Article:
New Delhi: I&B Ministry is taking steps to make it easy for international filmmakers to shoot films in India. Through the Film Facilitation Office (FFO), it has approached different departments seeking details on the procedures followed, the listed iconic spots, rules and regulations and mandatory licences for the filmmakers. The Ministry has also consulted The Directorate General of Civil Aviation, Airports Authority of India, Central Board of Indirect Taxes and Customs, Animal Welfare Board, Ministry of Environment, ASI and Ministry of Railways.
A foreign filmmaker has to get an average of over 31 licences to shoot a film in India, because of which most of them don’t come to the country. Last year, the ministry, after a push from the top, consulted the MHA and MEA and introduced a special visa category for foreign filmmakers to “ease the hardship in getting the visa for shooting films”. Recently, the government has employed more scrutiny on filmmakers proposing to make documentaries on Kashmir and border villages.
While the ministry awaits necessary approvals from ASI and Ministry of Railways on iconic spots where films can be shot. It is compiling data on historic spots and available studios and empanelling line producers and Production Services Companies that are hired by foreign filmmakers while shooting in India. They will be listed by the month-end on the FFO’s website which will have other details on permissions, locations, filming, co-production and a production directory.
According to sources from Film and Television Producers Guild, permissions that should take not more than four weeks is taking close to six months and international crew pay 2-3 times higher rate to the locals they hire. A number of petitions have been given to the ministry to reduce the time taken to procure permits for foreign crew that want to shoot in India. While feature films are cleared by the I&B ministry, the MEA’s publicity division decides which documentary filmmakers may shoot in India. Embassies also clear the documentary proposals.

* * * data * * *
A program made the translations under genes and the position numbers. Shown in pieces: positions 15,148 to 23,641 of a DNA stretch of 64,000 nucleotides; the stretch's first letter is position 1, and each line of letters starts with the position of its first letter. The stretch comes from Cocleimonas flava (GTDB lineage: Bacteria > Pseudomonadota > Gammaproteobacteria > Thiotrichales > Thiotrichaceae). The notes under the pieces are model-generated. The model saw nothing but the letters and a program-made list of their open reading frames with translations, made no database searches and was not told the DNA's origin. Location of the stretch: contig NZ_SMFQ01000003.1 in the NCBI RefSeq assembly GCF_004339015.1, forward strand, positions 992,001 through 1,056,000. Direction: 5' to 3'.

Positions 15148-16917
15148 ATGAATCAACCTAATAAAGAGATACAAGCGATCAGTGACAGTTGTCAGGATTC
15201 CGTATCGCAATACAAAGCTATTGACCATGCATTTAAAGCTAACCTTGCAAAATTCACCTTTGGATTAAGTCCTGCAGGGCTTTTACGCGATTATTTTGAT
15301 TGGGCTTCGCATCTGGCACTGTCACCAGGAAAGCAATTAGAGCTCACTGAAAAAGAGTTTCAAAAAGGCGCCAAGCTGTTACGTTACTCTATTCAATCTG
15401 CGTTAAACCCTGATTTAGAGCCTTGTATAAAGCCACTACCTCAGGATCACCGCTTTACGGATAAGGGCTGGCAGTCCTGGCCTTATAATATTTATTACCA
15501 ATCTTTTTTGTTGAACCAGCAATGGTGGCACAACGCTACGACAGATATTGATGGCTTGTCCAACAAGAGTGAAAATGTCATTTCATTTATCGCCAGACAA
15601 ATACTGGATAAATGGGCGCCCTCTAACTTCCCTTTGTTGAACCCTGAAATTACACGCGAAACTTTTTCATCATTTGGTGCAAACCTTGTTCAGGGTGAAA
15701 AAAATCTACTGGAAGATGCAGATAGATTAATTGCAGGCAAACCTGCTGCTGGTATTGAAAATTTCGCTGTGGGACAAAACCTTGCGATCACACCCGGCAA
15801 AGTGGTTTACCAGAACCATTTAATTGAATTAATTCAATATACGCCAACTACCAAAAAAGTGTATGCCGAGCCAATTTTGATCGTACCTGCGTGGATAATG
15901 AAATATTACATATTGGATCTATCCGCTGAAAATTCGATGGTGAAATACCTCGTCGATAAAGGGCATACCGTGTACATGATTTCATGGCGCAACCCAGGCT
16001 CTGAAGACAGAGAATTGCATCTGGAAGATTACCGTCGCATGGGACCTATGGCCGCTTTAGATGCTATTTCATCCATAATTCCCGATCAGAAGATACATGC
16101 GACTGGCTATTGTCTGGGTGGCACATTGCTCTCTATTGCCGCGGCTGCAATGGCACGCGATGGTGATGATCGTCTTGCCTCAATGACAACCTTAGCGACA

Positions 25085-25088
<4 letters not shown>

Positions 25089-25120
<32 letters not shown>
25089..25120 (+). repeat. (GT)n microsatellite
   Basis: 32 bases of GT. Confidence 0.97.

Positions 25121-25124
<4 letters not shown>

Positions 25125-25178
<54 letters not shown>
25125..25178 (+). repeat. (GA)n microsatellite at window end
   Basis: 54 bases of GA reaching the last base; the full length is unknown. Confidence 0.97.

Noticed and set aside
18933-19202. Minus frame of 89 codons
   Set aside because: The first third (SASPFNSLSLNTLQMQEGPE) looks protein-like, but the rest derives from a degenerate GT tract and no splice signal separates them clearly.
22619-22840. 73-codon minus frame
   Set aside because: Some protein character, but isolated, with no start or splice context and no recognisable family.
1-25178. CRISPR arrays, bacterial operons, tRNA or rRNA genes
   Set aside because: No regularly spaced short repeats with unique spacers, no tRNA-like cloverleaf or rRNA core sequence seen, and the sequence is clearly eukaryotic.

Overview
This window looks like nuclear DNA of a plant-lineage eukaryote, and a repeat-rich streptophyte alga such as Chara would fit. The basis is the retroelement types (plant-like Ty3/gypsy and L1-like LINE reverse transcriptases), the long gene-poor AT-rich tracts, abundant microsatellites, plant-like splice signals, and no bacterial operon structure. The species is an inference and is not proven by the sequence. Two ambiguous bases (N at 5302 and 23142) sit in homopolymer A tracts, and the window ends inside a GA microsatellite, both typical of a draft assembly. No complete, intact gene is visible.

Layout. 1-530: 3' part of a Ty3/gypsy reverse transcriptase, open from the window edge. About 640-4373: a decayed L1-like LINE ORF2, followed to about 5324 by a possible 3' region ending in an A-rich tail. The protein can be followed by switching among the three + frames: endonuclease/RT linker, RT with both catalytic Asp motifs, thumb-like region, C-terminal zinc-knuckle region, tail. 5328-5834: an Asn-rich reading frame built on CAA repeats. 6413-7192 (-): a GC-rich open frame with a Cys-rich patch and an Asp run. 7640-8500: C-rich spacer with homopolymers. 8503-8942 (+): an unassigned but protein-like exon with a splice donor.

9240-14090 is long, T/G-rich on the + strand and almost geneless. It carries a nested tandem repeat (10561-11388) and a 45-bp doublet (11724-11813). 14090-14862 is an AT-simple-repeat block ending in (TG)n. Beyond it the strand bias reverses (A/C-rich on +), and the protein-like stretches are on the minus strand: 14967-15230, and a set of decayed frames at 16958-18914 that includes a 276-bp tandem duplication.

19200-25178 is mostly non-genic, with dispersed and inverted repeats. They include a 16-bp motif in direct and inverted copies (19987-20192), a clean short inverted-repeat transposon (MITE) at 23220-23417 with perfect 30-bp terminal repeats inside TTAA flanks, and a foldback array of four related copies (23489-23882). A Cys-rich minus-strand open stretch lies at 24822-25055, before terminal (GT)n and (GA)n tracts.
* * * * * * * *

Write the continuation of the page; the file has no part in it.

In 2012, producers of James Bond movie ‘Skyfall’ were denied permission to shoot an action sequence on top of a moving train because the Ministry of Railways felt India would be shown in poor light.
As many as 19 states have provided complete information about 86 shooting spots, while information from Kerala, Himachal Pradesh, Tamil Nadu, Bihar, Jharkhand, Haryana, J&K are awaited.
The ministry, through the FFO, has also written to select trade associations, whose list was compiled in consultation with the Film Federation of India (FFI) and Producers Guild of India. Initially, the trade associations would be listed and subsequently their members will be put up on the portal for the convenience of film makers.
Since there is no one reliable source for collecting authentic data on studios and post production facilities, putting together this information remains a challenge. The ministry is reaching out to various market sources including FICCI for the same.
Ministry sources reveal that all work related to setting up of the one window portal is expected to get over by this month end.